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The pound was the currency of Rhode Island until 1793. Initially, the British pound and foreign coins circulated, supplemented by local paper money from 1710. These notes were denominated in pounds, shillings, and pence, but they were worth less than sterling, with 1 Rhode Island shilling = 9 pence sterling. The first issue of notes was known as the "Old Tenor" issue. This fell in value and "New Tenor" notes were introduced in 1740, worth four times the Old Tenor notes. Both Old and New Tenor notes were replaced in 1763 by "Lawful money" at a rate of 1 Lawful shilling = 6⅔ New Tenor shillings = 26⅔ old Tenor shills.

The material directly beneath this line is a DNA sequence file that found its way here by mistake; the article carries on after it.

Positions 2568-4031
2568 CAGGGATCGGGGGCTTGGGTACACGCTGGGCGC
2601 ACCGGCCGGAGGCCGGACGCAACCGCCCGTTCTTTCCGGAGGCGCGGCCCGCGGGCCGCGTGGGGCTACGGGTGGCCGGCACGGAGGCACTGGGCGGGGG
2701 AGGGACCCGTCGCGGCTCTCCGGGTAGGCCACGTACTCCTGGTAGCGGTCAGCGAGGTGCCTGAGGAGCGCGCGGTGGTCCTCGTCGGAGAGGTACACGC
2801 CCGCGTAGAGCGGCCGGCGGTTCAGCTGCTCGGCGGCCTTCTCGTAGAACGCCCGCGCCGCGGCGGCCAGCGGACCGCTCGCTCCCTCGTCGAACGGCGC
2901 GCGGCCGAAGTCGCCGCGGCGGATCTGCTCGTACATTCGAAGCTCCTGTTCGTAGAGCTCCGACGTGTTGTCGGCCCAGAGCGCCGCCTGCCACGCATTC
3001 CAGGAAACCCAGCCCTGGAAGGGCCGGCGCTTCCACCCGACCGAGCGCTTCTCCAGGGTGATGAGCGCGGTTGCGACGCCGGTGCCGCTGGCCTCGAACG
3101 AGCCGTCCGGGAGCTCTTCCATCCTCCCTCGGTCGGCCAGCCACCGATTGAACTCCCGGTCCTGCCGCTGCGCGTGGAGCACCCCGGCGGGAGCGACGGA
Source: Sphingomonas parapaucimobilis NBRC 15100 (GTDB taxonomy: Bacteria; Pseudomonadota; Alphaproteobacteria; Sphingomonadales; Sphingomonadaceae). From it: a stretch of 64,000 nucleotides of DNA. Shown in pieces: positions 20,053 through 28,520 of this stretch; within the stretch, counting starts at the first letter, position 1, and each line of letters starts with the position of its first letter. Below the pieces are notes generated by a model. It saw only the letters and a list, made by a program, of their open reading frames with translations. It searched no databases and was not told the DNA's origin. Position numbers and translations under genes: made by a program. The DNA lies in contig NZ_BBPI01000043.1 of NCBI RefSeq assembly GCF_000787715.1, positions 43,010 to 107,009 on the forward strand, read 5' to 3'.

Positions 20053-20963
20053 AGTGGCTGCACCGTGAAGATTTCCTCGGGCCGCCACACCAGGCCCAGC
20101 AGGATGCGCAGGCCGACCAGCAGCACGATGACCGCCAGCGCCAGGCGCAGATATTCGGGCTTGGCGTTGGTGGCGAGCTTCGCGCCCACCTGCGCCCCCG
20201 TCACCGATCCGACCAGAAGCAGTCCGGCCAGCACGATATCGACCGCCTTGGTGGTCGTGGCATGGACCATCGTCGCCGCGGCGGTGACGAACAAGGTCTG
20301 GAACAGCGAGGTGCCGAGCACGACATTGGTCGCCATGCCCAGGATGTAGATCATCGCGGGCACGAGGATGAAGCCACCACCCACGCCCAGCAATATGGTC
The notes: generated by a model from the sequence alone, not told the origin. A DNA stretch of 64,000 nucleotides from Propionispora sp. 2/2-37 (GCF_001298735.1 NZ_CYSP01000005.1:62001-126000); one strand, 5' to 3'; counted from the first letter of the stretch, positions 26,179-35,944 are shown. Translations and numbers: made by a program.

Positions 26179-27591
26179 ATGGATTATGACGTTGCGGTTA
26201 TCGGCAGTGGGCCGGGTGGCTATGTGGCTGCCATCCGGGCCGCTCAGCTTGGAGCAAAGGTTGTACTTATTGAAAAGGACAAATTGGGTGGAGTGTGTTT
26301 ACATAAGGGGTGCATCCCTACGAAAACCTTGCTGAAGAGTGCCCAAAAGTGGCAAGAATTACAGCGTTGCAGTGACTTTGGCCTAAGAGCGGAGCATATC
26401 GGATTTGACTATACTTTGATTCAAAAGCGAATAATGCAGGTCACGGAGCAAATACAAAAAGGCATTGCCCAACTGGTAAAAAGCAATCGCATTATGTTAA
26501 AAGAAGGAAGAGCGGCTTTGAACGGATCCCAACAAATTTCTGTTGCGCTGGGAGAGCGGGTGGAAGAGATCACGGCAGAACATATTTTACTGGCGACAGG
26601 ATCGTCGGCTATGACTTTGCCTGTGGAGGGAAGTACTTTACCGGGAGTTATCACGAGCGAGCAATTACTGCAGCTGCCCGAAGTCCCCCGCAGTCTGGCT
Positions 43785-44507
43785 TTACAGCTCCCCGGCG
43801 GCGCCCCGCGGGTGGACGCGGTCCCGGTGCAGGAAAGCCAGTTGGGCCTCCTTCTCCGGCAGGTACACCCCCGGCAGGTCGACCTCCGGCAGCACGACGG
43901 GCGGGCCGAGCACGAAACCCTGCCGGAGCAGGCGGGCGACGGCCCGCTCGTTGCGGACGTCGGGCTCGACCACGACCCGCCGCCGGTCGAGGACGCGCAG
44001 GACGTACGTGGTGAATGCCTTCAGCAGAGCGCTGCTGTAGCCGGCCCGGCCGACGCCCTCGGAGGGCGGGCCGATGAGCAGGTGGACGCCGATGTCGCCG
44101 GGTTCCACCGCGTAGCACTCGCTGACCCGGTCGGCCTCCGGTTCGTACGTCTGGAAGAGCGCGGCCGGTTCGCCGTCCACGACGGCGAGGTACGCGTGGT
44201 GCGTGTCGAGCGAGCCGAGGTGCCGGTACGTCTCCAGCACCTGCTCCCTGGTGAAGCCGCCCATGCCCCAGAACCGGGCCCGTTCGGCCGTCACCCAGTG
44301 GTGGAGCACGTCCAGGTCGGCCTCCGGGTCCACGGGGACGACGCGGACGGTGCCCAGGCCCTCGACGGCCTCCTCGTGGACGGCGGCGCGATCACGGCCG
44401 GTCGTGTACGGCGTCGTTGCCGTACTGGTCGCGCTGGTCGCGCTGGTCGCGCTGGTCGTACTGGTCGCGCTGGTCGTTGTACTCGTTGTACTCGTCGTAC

The state of Rhode Island issued Continental currency denominated in £sd and Spanish dollars, with 1 dollar = 6 shillings. The continental currency was replaced by the U.S. dollar at a rate of 1,000 continental dollars = 1 U.S. dollar.
- Newman, 2008, p. 371.
- Newman, Eric P. The Early Paper Money of America. 5th edition. Iola, Wisconsin: Krause Publications, 2008. ISBN 0-89689-326-X.